supersalesman

supersalesman

(ˈsuːpəˌseɪlzmən)
n, pl -men
(Commerce) an exceptional salesman
References in periodicals archive ?
Described by one commentator as a "derivative supersalesman" and possessing a photographic memory, Mr Vella agreed the LIA deals were so large they could be called "elephant trades".
Let the salesman become a supersalesman by giving him as much money as his boss's boss.
Four months later, a similarly lofty ambition was promoted at the AU headquarters by China's Premier Li Keqiang, a man Chinese media have dubbed the "high-speed rail supersalesman".
The aggressively charismatic supersalesman is not at all discouraged to find, initially, little demand for his German-manufactured product.
capital needs analysis: Capital needs analysis (CNA) is an appraisal of needs system popularized by supersalesman Tom Wolf.
True to his bloodline -his father Geoffey ran Bradford City to the wreckers yard -dismal Dave announced that a supersalesman had been hired to hawk Leeds players door to door.
Underlying Wall Street's enduring faith--the faith of the industry, investors and certainly the faith of people like Chris Whittle, the supersalesman who created Channel 1, the in-school commercial TV "news" program, and who started Edison and remains its president and CEO--are two unshakable beliefs: (1) that a major shakeup is under way in American education, that the neighborhood school is becoming a thing of the past and that choice, often in privately run schools, is the future; and (2) that through efficiency and smart management, companies like Edison can provide quality education and still make a profit from the same tax dollars and with the same children that public schools have often failed.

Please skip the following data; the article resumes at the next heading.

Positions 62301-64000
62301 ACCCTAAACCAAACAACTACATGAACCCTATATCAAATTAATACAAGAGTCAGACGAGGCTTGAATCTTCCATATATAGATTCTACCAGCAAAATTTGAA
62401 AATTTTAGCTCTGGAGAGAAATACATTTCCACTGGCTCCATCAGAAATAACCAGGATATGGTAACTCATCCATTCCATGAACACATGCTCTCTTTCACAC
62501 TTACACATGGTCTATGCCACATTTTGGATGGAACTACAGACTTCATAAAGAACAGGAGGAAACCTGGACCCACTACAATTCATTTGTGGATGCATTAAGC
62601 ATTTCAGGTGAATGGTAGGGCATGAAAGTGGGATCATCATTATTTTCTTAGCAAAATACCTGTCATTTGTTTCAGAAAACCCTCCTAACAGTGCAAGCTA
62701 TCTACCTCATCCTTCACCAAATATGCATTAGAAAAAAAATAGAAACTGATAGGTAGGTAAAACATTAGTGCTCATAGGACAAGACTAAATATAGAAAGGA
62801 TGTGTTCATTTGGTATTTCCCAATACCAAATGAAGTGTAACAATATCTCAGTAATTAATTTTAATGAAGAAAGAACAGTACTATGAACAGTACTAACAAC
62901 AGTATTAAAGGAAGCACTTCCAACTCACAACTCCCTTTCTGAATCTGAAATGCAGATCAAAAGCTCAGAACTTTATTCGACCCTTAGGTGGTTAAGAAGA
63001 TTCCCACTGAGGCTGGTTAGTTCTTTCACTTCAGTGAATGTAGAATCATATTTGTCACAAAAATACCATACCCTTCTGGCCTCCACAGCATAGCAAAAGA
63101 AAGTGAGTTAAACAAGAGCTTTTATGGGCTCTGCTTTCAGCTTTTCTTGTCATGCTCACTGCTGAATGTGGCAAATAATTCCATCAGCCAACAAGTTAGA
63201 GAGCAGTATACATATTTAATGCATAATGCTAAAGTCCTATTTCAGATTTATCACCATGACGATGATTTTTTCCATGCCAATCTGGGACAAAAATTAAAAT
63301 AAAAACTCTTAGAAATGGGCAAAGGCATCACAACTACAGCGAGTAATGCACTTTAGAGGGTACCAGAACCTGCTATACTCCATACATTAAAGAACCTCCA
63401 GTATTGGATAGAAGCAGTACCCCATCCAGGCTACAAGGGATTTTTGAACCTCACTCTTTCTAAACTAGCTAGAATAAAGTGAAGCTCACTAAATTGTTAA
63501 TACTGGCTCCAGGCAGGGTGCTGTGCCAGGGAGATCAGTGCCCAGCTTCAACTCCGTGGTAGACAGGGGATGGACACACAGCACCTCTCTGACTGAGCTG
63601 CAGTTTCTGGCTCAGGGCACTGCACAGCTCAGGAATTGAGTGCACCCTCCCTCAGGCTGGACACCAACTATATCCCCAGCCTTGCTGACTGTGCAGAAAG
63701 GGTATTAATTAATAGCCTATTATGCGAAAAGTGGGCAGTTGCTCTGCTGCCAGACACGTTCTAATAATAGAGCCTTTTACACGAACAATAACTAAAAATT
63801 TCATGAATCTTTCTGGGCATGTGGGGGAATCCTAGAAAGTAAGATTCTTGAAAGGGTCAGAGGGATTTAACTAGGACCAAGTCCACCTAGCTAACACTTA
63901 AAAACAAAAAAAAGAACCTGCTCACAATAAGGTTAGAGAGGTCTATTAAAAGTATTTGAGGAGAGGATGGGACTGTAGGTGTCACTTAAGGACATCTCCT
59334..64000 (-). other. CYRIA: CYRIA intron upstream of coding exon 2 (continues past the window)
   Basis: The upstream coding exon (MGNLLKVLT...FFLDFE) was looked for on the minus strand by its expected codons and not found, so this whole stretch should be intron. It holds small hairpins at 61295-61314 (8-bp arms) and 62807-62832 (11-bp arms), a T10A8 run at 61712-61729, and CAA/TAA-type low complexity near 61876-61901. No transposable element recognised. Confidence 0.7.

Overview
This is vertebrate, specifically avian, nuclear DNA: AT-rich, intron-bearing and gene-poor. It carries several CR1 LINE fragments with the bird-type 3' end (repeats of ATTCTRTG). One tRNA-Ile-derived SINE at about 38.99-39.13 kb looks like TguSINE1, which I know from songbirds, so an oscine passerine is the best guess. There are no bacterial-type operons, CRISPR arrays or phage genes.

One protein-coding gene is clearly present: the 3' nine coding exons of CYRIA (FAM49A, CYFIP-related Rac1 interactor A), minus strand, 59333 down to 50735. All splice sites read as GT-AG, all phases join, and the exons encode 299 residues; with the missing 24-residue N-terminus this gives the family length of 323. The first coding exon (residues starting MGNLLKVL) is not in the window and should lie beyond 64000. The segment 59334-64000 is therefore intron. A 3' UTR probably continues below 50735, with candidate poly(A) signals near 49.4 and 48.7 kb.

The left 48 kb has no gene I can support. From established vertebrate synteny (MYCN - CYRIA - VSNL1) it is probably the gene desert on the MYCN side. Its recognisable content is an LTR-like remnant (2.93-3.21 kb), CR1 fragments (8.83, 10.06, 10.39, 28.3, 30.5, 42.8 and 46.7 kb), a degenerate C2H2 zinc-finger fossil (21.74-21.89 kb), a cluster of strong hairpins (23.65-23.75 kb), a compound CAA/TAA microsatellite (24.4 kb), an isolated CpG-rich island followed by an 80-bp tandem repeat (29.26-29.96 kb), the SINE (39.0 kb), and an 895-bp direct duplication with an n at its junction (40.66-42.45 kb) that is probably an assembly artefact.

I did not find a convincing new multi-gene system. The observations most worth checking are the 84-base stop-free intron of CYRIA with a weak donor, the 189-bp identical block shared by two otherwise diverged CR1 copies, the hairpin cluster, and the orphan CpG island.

Long was "the supersalesman of American politicians" because he appealed to people's "hearts and stomachs and not their heads"("Our Future Dictator": 171).
Recently Gary Melnikoff, an acknowledged LTC insurance expert and industry "supersalesman," agreed to field the "Top 10" negative questions and attitudes from Baby Boomers about long-term care insurance, as determined (unscientifically) by Editor Richard L.
On the other hand, there is Supersalesman, a stock character in the confidence-boosting literature for businessmen which peaked in popularity between the two world wars.
Beierle, whom they call "the supersalesman of low-level nuclear waste," which appeared in a book called "Forevermore: Nuclear Waste in America." The book was not a full length biography as was Caro's and for the life of me I can't figure out why it was included here.
An editor at a major metropolitan daily once referred to Edwards as Atex's "supersalesman." It was the reason Lennane hired him, according to the editor.